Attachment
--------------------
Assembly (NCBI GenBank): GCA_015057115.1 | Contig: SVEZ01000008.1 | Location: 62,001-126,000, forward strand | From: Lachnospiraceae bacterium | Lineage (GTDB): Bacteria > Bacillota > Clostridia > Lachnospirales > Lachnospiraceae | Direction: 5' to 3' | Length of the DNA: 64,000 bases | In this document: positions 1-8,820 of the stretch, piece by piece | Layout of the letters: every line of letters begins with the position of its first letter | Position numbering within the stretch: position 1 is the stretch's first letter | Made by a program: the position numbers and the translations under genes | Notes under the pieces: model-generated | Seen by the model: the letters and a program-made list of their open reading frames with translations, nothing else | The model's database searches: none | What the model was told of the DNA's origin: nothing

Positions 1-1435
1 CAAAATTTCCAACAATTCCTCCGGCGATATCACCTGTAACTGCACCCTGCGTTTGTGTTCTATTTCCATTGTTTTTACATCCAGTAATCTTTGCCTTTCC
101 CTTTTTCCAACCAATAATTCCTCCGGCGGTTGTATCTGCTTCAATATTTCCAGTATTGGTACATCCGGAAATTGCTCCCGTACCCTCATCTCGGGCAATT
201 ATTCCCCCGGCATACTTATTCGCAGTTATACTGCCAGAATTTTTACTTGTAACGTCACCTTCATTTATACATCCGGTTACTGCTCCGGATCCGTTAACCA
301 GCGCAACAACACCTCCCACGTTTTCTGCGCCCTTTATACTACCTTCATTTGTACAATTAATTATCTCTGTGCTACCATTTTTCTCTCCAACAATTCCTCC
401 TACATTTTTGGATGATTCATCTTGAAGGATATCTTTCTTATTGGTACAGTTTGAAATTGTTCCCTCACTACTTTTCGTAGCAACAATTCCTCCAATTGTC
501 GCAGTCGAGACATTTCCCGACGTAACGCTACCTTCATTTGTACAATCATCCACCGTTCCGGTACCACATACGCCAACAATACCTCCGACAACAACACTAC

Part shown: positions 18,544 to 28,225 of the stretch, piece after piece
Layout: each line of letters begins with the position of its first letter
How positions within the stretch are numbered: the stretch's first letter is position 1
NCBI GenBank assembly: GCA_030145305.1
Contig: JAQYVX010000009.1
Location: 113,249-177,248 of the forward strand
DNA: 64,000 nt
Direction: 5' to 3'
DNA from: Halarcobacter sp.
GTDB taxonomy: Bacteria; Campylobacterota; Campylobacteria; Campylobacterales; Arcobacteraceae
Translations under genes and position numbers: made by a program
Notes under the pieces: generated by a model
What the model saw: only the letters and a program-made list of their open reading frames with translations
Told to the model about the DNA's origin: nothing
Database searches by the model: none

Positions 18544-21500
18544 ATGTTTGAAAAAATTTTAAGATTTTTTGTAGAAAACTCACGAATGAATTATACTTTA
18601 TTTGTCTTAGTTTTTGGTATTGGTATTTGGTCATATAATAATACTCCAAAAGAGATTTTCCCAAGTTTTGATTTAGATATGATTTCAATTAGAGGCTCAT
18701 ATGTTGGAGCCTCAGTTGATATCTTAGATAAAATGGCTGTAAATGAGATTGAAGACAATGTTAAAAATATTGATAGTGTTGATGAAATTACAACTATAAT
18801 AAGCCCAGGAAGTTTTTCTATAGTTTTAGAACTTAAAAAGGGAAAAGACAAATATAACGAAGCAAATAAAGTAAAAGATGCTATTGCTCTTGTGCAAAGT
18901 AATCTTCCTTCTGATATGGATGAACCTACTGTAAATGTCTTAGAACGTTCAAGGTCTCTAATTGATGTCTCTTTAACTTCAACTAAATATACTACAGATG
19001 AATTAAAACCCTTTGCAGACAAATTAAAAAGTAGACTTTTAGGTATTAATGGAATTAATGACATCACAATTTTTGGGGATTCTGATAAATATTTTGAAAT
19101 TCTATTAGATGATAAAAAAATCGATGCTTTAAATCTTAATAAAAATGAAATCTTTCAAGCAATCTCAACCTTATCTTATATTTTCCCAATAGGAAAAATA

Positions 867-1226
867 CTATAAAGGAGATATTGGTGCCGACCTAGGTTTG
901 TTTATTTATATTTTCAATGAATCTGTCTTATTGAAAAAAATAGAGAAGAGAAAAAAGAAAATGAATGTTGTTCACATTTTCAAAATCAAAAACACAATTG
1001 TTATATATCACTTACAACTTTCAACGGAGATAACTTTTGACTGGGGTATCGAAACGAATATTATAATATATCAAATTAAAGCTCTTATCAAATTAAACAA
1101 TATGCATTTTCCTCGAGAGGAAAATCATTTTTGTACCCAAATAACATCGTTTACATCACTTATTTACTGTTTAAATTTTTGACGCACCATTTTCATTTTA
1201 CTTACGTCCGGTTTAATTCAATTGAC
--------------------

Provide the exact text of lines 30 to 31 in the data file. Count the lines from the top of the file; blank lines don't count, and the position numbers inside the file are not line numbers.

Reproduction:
19001 AATTAAAACCCTTTGCAGACAAATTAAAAAGTAGACTTTTAGGTATTAATGGAATTAATGACATCACAATTTTTGGGGATTCTGATAAATATTTTGAAAT
19101 TCTATTAGATGATAAAAAAATCGATGCTTTAAATCTTAATAAAAATGAAATCTTTCAAGCAATCTCAACCTTATCTTATATTTTCCCAATAGGAAAAATA